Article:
What You Need to Know
- The pipeline to mentor women for the C-suite has to begin sooner than career age.
- Boys learned computer games early, thus were not intimidated by coding as they got older.
- Girls should be trained, especially in investing, at an early age to be prepared for the business world.
When I walk into a room and see a crowd full of white men over the age of 40, I know I’m in the right place. Lack of diversity in the asset management industry is a fact that is palpable.
Earlier this fall, when Jane Fraser was announced as the next CEO of Citigroup, there was much celebration for the first woman to head a Wall Street bank. One Fortune headline promised a tell-all about how Fraser “broke banking’s highest glass ceiling.” An article in the Financial Times stated that there was an “amorphous sense of tribal pride, a collective ‘we did it.’”
But given Citi’s recent regulatory troubles — resulting in a $400 million fine for “unsafe and unsound banking practices” — Fraser’s promotion may appear, to the cynical, like just another example of an extremely capable woman being appointed to a glass cliff. It’s been well documented that women and minorities are more likely to be promoted to “top leadership roles when an organization is in crisis.”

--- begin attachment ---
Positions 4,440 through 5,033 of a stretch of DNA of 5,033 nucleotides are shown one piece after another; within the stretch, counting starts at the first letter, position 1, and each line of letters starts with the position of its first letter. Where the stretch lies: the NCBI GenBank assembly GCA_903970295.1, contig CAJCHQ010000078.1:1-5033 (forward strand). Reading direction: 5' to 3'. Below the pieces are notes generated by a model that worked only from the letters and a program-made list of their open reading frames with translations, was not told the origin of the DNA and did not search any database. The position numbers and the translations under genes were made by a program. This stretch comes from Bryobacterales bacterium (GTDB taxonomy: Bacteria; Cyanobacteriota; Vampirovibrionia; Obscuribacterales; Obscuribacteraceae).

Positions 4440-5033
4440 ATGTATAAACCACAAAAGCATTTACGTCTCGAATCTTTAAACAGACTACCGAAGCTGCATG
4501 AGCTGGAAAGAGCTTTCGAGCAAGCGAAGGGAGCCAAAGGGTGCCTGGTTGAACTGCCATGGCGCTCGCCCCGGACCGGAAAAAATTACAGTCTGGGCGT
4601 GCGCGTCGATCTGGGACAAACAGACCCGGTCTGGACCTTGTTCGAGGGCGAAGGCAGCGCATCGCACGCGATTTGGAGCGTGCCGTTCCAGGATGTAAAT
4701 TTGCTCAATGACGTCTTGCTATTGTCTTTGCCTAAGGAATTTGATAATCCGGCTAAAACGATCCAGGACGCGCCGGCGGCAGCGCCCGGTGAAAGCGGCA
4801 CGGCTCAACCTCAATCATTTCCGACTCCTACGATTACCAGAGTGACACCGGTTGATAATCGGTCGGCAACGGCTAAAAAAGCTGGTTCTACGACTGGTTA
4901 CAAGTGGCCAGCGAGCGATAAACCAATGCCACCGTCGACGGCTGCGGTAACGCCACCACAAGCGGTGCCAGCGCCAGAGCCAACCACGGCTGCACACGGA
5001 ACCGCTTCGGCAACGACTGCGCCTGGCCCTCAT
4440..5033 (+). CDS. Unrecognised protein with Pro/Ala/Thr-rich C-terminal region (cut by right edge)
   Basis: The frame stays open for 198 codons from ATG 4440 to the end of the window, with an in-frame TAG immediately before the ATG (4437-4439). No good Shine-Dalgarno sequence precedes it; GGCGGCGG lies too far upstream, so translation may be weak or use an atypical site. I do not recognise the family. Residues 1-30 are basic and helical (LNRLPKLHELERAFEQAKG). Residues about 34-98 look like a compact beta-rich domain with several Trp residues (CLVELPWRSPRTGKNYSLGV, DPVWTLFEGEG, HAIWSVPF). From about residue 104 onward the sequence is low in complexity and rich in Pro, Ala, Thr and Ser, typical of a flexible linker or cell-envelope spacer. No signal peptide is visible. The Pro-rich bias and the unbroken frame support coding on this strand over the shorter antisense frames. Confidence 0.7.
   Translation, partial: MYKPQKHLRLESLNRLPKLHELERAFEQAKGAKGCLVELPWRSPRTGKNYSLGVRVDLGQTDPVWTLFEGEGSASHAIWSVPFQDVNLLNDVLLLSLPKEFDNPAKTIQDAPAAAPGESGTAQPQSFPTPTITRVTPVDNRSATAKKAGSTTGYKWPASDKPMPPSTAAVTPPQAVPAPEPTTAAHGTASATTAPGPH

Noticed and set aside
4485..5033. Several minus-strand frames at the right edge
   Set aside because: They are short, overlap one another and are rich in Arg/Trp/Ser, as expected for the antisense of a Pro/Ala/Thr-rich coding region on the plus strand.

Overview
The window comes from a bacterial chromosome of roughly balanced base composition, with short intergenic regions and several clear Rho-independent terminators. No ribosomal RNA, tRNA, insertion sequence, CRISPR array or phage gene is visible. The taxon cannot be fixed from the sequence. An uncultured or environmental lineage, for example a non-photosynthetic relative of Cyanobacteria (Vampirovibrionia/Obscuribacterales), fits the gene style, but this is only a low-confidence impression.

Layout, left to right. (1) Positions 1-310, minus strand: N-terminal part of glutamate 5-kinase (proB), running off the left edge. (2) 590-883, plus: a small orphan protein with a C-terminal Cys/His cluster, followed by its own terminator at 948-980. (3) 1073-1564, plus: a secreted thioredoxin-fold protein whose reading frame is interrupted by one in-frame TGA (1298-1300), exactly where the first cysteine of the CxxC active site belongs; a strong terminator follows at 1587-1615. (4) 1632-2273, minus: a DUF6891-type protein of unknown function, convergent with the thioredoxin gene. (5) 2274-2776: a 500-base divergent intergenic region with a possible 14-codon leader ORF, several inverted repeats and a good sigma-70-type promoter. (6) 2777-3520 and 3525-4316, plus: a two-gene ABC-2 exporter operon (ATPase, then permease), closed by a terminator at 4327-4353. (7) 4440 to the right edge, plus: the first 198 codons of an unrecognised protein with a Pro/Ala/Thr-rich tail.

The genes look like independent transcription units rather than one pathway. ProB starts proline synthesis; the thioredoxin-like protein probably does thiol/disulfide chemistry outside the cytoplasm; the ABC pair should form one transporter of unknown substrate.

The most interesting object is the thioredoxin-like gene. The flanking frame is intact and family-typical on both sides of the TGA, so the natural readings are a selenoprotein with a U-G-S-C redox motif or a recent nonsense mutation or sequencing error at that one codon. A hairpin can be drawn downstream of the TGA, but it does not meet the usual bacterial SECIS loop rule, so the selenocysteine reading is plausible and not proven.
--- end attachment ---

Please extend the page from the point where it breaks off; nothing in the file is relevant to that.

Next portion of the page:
Still, regardless of the mess that needs cleaning at Citibank, having more female leaders, visible role models, is crucial for developing the next generation of female leaders in finance.
Moving Forward — Maybe?
Cited in the same Fortune piece was a McKinsey study comparing the rates at which men and women climb the ladder in banking and consumer finance. While 51% of entry-level banking and consumer finance employees are women, only 26% of the industry’s C-Suite roles are occupied by women.
Meanwhile, women have obtained bachelor’s degrees at higher rates than men since the early 1980s, though Glassdoor reports that men are taking 61.5% of degrees in finance.
Portfolio management is particularly devoid of women, with Morningstar finding that in the United States, the ratio of male to female fund managers is 9 to 1. And despite the number of female portfolio managers staying pretty much flat since 2000, it appears as though positions for male portfolio managers have grown somewhere around 55% over the past 20 years.
Real World Perspective
These disturbing numbers hold true in my experience. I was recently included among CityWire’s top portfolio managers for my fund’s category, where only two women made the top 50 and only nine women rounded out the top 100.
I guess the silver lining here is supposed to be that Morningstar’s study found that the lack of gender diversity among fund managers has nothing to do with issues of poor performance.
Looking around and seeing very few other women is something I also experienced as an undergraduate majoring in computer science.